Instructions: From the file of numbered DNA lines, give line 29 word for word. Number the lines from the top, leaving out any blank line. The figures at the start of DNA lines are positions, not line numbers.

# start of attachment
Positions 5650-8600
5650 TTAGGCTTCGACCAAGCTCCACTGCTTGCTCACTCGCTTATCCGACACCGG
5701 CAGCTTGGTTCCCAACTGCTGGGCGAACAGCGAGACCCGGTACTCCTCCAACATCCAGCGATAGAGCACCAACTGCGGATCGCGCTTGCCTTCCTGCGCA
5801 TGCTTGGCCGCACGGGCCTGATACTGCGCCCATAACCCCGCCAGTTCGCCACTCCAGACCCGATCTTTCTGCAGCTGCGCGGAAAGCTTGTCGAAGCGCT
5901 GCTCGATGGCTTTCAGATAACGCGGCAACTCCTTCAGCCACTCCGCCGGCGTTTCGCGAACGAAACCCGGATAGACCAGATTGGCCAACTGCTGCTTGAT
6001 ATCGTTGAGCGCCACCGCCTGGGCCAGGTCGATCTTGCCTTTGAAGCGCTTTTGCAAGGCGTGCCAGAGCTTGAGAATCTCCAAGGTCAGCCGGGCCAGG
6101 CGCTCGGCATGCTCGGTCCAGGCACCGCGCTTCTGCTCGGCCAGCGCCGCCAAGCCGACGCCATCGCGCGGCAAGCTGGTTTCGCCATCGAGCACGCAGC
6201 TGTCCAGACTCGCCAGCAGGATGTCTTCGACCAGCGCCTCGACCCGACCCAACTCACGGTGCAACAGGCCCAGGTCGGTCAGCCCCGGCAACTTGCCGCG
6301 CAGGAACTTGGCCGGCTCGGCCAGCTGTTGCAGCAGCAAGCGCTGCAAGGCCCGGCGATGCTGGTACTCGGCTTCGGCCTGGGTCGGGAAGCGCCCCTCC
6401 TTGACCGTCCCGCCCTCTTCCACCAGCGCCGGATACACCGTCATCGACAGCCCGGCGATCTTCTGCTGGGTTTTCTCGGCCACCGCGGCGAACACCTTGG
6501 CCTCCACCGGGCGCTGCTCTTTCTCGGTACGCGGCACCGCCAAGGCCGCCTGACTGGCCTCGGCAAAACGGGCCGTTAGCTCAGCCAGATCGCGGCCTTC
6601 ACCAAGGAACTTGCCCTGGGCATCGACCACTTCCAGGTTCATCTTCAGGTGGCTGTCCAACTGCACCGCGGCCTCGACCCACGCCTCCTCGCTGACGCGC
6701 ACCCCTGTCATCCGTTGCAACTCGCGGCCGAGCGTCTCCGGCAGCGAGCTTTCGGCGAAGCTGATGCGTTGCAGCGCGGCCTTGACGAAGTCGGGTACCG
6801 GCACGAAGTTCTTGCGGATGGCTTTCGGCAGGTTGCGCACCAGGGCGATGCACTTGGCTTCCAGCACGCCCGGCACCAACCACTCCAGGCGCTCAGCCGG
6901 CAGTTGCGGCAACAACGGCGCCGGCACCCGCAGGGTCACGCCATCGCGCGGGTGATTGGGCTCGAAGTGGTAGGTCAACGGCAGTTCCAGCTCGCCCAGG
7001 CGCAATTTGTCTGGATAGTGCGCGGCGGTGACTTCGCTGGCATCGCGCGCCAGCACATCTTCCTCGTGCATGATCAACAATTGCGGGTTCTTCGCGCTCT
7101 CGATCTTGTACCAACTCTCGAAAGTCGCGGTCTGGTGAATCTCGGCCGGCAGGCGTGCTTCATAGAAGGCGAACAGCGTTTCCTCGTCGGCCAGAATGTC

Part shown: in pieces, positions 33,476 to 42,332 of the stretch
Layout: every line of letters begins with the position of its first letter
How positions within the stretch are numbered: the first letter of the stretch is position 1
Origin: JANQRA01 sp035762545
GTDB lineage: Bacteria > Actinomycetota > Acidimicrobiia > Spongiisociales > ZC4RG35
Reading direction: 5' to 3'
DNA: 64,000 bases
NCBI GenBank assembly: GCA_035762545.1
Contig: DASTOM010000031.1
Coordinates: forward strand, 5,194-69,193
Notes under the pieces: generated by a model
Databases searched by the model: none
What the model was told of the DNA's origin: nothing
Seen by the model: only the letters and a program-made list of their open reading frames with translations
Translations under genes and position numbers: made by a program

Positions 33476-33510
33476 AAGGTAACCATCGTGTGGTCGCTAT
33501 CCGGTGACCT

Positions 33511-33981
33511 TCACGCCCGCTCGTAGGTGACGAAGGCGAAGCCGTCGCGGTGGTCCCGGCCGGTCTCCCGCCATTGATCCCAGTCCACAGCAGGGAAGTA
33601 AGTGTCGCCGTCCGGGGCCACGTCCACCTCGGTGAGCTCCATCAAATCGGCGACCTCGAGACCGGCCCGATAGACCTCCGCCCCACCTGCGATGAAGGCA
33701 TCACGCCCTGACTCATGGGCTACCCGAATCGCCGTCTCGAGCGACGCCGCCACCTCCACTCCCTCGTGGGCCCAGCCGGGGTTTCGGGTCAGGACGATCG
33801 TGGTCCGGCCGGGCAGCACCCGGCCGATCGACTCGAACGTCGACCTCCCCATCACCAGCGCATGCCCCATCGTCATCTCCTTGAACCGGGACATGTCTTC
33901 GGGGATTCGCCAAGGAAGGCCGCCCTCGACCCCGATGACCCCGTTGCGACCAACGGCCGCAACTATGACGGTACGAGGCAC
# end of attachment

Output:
Databases searched by the model: none